Restoring glycogen stores in muscles and the liver after strenuous training sessions is of great importance for minimizing fatigue. Athletes who take 7-10 grams of carbohydrates-kg1 per day, almost completely recover the stores of muscle glycogen in the following days.
The period of time when carbohydrates are taken after physical exertion is also important for replenishing glycogen stores. Jvy et al. Estimated the replenishment of glycogen stores after 2 hours of a strengthened bicycle race, which depleted muscle glycogen.
If 2 g of carbohydrate-kg was taken immediately after the load, the synthesis of muscle glycogen was 15.4 mmol-kg 2 hours after the load. If reception of the same portion of carbohydrates was delayed for 2 hours, the synthesis of muscle glycogen was reduced by 66% - up to 5 mmol-kg 2 hours after the load. Four hours after exercise, the total synthesis of muscle glycogen after taking the delayed dose was still 45% less (13.2 mmol-kg) than with the portion absorbed immediately after the load (24.0 mmol-kg).
Liquid and solid carbohydrate products with an equal amount of carbohydrate content taken after the load, give the same rate of replenishment of glycogen stores. Reed et al.  studied the effect of the shape of carbohydrates on the replenishment of glycogen stores after the load. Athletes received 3 g of carbohydrate-kg in liquid or solid form after 2 hours of cycling at 60-75% V02max: half of the portion immediately after the bicycle race, the second half after 2 hours after it. Differences in the rate of accumulation of muscle glycogen between the liquid and solid forms were not observed either 2 or 4 hours after exercise.
Too long a delay in the absorption of carbohydrates after a load can reduce their accumulation and worsen the replenishment. Athletes who do not experience hunger after a load can use high-carb drinks (sports drinks, fruit juices or industrial high-carb drinks). This will also help in rehydration.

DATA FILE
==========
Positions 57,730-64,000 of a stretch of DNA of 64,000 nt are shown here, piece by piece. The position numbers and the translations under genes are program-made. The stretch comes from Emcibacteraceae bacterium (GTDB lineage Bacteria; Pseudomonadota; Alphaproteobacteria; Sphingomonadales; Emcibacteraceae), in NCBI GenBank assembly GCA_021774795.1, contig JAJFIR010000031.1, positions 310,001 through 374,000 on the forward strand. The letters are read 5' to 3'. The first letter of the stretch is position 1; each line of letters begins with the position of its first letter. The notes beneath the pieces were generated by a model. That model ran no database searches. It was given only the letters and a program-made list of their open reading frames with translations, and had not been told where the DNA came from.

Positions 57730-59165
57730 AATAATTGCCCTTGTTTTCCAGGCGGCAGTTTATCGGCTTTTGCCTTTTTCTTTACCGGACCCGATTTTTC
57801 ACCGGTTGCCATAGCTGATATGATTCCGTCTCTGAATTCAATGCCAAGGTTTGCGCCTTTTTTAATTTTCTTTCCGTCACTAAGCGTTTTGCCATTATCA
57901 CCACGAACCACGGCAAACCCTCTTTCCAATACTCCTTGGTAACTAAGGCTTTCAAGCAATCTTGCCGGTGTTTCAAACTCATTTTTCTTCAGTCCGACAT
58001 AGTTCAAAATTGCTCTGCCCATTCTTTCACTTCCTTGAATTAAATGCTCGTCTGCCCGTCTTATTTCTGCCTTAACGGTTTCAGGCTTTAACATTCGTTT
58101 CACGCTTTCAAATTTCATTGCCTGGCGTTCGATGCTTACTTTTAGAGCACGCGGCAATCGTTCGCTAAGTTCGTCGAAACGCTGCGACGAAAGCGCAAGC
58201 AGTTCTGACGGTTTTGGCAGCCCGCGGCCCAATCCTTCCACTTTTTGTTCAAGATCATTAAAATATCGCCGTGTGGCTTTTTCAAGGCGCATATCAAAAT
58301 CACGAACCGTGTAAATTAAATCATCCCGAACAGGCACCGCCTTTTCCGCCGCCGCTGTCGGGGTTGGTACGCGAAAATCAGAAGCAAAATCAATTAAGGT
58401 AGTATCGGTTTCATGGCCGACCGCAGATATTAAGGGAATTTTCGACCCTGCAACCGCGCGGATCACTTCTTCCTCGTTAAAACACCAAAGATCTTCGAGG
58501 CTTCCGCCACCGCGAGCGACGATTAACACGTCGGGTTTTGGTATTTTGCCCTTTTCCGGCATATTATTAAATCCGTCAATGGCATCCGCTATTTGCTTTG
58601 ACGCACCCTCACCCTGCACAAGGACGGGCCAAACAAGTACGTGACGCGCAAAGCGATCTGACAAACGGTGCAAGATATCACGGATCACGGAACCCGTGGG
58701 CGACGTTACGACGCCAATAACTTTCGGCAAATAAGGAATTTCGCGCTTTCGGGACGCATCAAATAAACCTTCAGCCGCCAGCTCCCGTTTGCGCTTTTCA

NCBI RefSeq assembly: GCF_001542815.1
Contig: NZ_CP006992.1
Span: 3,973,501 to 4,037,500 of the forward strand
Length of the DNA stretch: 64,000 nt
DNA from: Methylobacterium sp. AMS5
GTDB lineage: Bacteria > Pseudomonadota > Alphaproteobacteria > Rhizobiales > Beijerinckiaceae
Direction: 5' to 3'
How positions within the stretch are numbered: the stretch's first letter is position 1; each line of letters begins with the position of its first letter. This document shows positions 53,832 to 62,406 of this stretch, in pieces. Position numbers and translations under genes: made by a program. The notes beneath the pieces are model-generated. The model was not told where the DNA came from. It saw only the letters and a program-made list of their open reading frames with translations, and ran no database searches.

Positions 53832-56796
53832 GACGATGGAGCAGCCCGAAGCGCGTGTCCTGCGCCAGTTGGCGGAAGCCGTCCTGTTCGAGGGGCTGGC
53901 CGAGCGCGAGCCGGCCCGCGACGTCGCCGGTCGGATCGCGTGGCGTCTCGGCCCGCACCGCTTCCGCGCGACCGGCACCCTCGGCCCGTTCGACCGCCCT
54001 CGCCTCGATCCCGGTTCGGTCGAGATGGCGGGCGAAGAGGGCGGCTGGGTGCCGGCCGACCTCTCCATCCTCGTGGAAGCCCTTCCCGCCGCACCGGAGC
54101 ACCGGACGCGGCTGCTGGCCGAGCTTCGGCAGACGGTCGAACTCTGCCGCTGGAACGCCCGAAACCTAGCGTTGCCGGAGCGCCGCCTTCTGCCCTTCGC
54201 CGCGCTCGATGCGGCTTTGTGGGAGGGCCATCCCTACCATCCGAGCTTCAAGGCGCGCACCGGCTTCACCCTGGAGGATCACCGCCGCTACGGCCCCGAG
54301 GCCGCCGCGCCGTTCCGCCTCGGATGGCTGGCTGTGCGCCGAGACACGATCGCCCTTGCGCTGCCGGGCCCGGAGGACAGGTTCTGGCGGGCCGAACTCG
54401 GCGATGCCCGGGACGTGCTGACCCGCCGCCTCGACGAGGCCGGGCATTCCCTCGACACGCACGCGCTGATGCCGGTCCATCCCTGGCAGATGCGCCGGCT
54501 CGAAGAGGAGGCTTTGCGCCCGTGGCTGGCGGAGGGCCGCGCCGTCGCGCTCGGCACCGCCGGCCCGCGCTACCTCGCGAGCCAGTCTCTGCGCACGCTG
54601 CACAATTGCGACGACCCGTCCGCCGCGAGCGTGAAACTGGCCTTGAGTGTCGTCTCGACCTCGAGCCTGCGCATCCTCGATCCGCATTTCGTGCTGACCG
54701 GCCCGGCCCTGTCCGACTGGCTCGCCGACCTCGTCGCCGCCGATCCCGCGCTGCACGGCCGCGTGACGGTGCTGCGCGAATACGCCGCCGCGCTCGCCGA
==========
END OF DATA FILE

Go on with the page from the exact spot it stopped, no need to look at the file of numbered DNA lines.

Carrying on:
Athletes who train hard for 90 minutes every day should take 1.5 grams of carbohydrate-kg immediately after training and additionally the same portion after 2 hours. The first portion of carbohydrates can be represented by high-carbohydrate food. Replenishment of muscle glycogen stores after training is especially useful for athletes who train hard several times a day.
There are several reasons for faster replenishment of glycogen stores after a load.
- The influx of blood to the muscles is much greater immediately after the load.
- It is more likely that a muscle cell will absorb glucose.
- During this period, muscle cells are more sensitive to the influence of insulin, which contributes to the synthesis of glycogen.
- Glucose and sucrose are 2 times more effective than fructose in restoring muscle glycogen stores after a load. Most of the fructose is converted into liver glycogen, while glucose accumulates in the form of muscle glycogen.
The type of carbohydrates (liquid or solid) does not affect the replenishment of glycogen after the load. Roberts et al. Compared absorption of simple and complex carbohydrates in both depleted and non-depleted glycogen stores. The researchers determined that a significant increase in the level of muscle glycogen can be achieved with a diet rich in simple or complex carbohydrates.
The fastest increase in the amount of muscle glycogen during the first 24 hours of its recovery can be achieved by consuming foods with a high glycemic index. Burke et al. (40) investigated the effect of the glycemic index on the replenishment of muscle glycogen stores after exercise. A 2-hour bicycle race was held at 75% V02max to deplete muscle glycogen, then athletes took food with a high or low glycemic index. The total amount of carbohydrate nutrition for 24 hours at 10 g carbohydrate-kg was evenly distributed in food consumed at 0, 4, 8 and 21 h after the load. The increase in muscle glycogen content after 24 hours was greater with a diet with a high glycemic index (106 mmol-kg) than with a low glycemic index diet (71.5 mmol-kg).
- Consume 1-4 g of carbohydrate-kg for 1-4 hours before the load
- Consume 30-60 grams of carbohydrates every hour during the load
- Consume 1,5 guglevodov-kg immediately after the load with the subsequent acceptance of the same portion after 2 h
After an unusual physical load, athletes may have a worse synthesis of muscle glycogen, which will cause muscle damage. The reaction of muscles to such loads manifests itself in the deterioration of the synthesis of muscle glycogen and the reduction of its total content in muscles. While a diet that provides 8-10 grams of carbohydrates-kg, usually replenishes muscle glycogen stores for 24 hours, damaging the effect of unusual physical activity significantly delays its replenishment. Sherman also notes that even the normalization of muscle glycogen stores does not guarantee the normal functioning of muscles after an unusual physical load.
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